### Heapsort

General case: In-place heapification (bottom-up bubble down heapification) takes O(N) time (naive in-place heapification, or top-bottom bubble up heapification, takes ϴ(NlogN) time). After heapification, we simply remove from the max-heap. The runtime of heapsort is ϴ(N + (time to remove all items)). The time it takes to remove all N items from the heap depends on the values in the heap, which differ in the worst and best case.

Worst case: As mentioned above, the runtime of heapsort is ϴ (N + (time to remove all items)), where the ϴ(N) comes from the in-place heapification procedure. In the worst case, each removal from the max-heap results in the new root being bubbled down all the way down to the bottom level of the heap. As a result, each removal takes ϴ(logN) time from bubbling the new root from the top level to the logNth level. The removal of N items, each taking ϴ(logN) time, takes ϴ(NlogN) time. Therefore, the worst case runtime is ϴ(N + (time to remove all items)), or ϴ(N + NlogN) ϵ ϴ (NlogN).

Best case: In the rare event where all the items in the list are the same, removing the maximum valued item takes ϴ(1) time (we don't have to bubble the new root down whenever we remove an item). Performing N removals that each take ϴ(1) time gives us ϴ(N) time to remove all items from the heap. Therefore, the best case runtime for heapsort is ϴ(N+N) ϵ ϴ(N).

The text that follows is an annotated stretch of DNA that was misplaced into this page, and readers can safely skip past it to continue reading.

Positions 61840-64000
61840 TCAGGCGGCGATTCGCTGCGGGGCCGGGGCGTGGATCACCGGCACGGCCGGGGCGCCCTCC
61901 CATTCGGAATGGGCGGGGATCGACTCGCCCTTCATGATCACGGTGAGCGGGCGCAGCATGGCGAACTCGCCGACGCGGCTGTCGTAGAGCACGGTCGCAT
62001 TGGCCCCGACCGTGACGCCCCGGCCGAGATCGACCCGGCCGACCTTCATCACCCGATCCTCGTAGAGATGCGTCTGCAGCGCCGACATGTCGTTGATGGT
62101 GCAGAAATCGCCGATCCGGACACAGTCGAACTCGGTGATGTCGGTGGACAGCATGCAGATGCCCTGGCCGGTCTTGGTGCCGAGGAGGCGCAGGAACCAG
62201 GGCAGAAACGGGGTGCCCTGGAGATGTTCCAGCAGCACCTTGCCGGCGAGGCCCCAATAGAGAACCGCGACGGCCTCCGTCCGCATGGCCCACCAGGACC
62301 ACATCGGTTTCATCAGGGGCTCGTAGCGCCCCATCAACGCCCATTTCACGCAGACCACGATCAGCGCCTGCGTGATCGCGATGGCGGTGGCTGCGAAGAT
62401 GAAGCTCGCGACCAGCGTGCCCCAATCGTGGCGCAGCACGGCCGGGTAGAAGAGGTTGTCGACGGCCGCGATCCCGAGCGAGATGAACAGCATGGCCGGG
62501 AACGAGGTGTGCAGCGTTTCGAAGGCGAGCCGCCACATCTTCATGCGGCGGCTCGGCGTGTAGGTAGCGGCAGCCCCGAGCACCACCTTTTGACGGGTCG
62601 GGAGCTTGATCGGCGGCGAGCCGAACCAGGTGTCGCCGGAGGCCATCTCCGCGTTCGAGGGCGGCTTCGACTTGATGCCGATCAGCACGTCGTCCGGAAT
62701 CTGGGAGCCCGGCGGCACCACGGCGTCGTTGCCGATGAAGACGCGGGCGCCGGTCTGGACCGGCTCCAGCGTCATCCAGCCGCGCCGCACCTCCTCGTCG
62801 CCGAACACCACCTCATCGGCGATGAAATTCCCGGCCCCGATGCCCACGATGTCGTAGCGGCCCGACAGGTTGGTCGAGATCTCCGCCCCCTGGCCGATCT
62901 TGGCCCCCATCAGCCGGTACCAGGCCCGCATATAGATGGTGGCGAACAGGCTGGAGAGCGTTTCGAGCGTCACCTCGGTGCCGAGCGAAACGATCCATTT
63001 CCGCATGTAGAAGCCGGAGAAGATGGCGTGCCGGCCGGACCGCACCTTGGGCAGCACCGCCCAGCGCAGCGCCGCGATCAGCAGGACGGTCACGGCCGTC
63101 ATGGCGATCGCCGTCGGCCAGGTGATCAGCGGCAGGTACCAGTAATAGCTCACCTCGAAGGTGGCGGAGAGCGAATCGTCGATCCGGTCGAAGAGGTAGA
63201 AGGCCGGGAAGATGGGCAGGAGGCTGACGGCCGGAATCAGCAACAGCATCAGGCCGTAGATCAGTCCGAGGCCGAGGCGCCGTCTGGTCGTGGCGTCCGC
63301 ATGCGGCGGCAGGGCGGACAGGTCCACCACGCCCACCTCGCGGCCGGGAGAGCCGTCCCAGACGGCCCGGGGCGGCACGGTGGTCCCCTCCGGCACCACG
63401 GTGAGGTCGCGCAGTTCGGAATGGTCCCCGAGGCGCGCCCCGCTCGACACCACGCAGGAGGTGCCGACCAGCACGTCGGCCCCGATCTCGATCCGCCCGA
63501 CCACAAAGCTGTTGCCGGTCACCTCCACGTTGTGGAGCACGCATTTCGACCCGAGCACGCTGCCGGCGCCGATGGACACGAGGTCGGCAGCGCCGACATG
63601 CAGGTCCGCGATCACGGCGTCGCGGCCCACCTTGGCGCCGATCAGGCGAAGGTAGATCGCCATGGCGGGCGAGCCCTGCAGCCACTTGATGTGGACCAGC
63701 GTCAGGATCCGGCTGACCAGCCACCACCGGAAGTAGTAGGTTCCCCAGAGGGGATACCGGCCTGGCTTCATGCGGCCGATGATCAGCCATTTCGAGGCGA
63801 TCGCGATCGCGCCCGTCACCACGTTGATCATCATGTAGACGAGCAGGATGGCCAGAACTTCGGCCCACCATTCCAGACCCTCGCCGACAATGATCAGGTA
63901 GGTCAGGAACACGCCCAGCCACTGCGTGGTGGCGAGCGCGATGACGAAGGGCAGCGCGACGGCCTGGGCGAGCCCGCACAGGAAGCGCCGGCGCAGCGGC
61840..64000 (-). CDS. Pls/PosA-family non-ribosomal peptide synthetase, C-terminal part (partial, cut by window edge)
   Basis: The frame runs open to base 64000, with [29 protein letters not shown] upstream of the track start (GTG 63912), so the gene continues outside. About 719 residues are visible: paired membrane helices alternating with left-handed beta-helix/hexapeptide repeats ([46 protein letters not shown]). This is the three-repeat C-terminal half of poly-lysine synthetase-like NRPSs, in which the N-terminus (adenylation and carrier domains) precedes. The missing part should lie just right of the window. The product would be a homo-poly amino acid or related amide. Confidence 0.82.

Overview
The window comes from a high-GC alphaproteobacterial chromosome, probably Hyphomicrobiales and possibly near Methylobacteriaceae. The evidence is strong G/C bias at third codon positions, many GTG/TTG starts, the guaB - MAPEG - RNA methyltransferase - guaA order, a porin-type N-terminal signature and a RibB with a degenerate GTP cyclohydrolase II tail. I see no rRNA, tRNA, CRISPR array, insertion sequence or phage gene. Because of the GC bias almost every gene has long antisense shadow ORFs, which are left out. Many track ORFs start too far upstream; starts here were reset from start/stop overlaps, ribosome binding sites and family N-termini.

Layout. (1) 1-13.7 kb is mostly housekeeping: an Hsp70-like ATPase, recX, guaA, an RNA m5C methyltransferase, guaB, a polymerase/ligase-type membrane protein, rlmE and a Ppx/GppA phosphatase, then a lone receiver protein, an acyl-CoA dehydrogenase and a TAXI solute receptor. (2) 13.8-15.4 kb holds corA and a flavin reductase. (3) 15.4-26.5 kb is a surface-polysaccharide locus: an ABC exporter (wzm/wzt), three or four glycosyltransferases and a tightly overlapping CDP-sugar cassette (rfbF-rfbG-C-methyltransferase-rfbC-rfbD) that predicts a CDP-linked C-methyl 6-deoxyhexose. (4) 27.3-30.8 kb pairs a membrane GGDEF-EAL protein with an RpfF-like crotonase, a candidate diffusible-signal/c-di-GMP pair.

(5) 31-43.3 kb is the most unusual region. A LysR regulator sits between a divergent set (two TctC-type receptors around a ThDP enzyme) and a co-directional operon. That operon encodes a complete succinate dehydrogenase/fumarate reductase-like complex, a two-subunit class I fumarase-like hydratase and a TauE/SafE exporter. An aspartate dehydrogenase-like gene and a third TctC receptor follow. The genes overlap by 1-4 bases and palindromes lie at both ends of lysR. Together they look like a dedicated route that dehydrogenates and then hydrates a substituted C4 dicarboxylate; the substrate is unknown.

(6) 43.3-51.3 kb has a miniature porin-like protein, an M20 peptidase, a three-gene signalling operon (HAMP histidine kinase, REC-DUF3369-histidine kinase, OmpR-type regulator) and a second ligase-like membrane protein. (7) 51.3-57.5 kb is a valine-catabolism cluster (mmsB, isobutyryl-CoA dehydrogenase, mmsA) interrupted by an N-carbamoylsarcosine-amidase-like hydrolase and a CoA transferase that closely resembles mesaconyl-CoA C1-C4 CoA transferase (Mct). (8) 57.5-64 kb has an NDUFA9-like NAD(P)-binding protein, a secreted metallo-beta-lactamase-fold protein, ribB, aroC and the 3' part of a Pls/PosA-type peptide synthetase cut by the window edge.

Stable? No. Through the insertion and removal process, with all the bubbling up and bubbling down there is no guarantee of stability.

## B. Counting Sorts

Below is a table with the best and worst case runtimes and stability of the following counting sorting algorithms with respect to N, the length of the list being sorted. Assume we are sorting integers and L is the average number of digits in the integers being sorted. Let R be the size of the radix being used.

Worst Case Best Case Stable? (Yes/No)
Distribution Counting ϴ(N) ϴ(N) Yes
LSD radix sort ϴ(NL) ϴ(NL) Yes
MSD radix sort ϴ(NL) ϴ(NL) Yes